Prime Minister Justin Trudeau is defending his government’s new tougher line on asylum seekers as the Liberals’ immigration message shifts further away from the calls for openness that defined his party’s 2015 campaign.

Refugee advocates who previously supported the Liberal government’s record are outraged and are preparing legal challenges over new immigration measures contained in this week’s omnibus budget bill.

The measures would potentially prevent asylum seekers who enter Canada on foot at unauthorized crossings from having access to a full refugee hearing by an independent tribunal. They would instead be referred to an immigration officer for faster processing, even though the proposed new system is raising human-rights concerns.

The new provisions may run up against a Supreme Court ruling from 1985 that laid the foundations of refugee law in Canada. That ruling, in a case known as Singh, said refugee claimants are entitled to an oral hearing where issues of credibility are at stake.

Individuals are choosing to enter Canada at points other than official border crossings because of a loophole in the Safe Third Country Agreement. Roughly 40,000 asylum seekers have entered Canada in this fashion over the past two years. The deal allows Canadian officials to immediately send asylum seekers back to the United States − but only if they arrive at official border points.

The Globe and Mail reported last month that Canada and the U.S. are working behind the scenes to update the agreement and address the loophole. Border Security Minister Bill Blair told The Globe in March that one option for updating the agreement would be to allow Canadian officials to take asylum seekers who cross at an unauthorized crossing to the nearest official border point where they could then be refused entry. It is not immediately clear if that proposal is connected to the legal changes in the budget bill.

The Liberal government’s new stand on refugees is in sharp contrast to the welcoming message that featured prominently during the 2015 election campaign, which coincided with the humanitarian crisis that flowed from the Syrian civil war.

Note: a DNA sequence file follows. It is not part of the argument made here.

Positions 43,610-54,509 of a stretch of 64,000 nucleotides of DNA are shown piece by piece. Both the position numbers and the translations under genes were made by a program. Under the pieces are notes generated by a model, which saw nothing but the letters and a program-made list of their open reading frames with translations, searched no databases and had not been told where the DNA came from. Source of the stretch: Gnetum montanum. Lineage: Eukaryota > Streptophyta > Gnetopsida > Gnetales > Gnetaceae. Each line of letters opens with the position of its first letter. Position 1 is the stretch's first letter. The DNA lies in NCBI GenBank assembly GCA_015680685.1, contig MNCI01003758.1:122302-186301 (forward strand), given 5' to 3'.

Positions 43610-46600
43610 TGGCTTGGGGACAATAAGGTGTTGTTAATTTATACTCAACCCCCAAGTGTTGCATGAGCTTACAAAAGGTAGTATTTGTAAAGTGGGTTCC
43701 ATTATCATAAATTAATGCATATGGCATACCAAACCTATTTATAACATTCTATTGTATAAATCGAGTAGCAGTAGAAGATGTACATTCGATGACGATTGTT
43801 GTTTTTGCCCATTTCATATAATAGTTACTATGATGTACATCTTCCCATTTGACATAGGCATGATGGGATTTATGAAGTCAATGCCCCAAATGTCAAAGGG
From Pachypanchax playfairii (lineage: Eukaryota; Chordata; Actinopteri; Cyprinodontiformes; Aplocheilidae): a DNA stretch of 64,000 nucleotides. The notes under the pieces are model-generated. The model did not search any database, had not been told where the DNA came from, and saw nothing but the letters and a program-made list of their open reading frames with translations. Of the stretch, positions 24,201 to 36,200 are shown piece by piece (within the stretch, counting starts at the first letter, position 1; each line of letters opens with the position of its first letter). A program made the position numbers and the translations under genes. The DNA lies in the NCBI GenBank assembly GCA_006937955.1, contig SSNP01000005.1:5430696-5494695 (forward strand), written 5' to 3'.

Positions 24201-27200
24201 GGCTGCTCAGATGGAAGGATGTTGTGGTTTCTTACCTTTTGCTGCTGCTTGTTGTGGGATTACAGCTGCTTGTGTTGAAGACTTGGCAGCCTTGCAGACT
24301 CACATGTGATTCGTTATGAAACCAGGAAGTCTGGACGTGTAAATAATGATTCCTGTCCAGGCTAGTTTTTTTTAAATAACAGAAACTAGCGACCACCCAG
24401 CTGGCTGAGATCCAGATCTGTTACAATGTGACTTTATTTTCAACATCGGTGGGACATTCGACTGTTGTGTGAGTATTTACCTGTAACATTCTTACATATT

Mr. Trudeau promised during that campaign to resettle 25,000 refugees from Syria, outdoing then-Conservative leader Stephen Harper’s pledge to resettle 10,000. The NDP said it would resettle more than 40,000 Syrian refugees within a year and a half.

Speaking on Parliament Hill Wednesday, Mr. Trudeau said the government’s latest measures are part of a broader effort to address issues at the Canada-U.S. border.

“We need to recognize that there are larger numbers now than before because of global instability in terms of refugees. That’s why we’re putting more resources and we’re also ensuring that the system is fair for everyone. That’s what Canadians expect,” he said.

However, statistics for RCMP interceptions of asylum seekers at unauthorized border crossings show crossings were down in January and February of 2019, for a total of 1,696, compared with the 3,082 interceptions during the same two-month period in 2018.

A spokesperson for the Prime Minister’s Office, Matt Pascuzzo, said Mr. Trudeau’s comment about larger numbers was in reference to global migration trends, and not unauthorized crossings into Canada.

Almost all of the unauthorized crossings into Canada have occurred at Quebec’s Roxham Road, south of Montreal. According to government documents tabled in Parliament last month, 45 households in the area will receive a combined $405,000 in compensation for the disruption.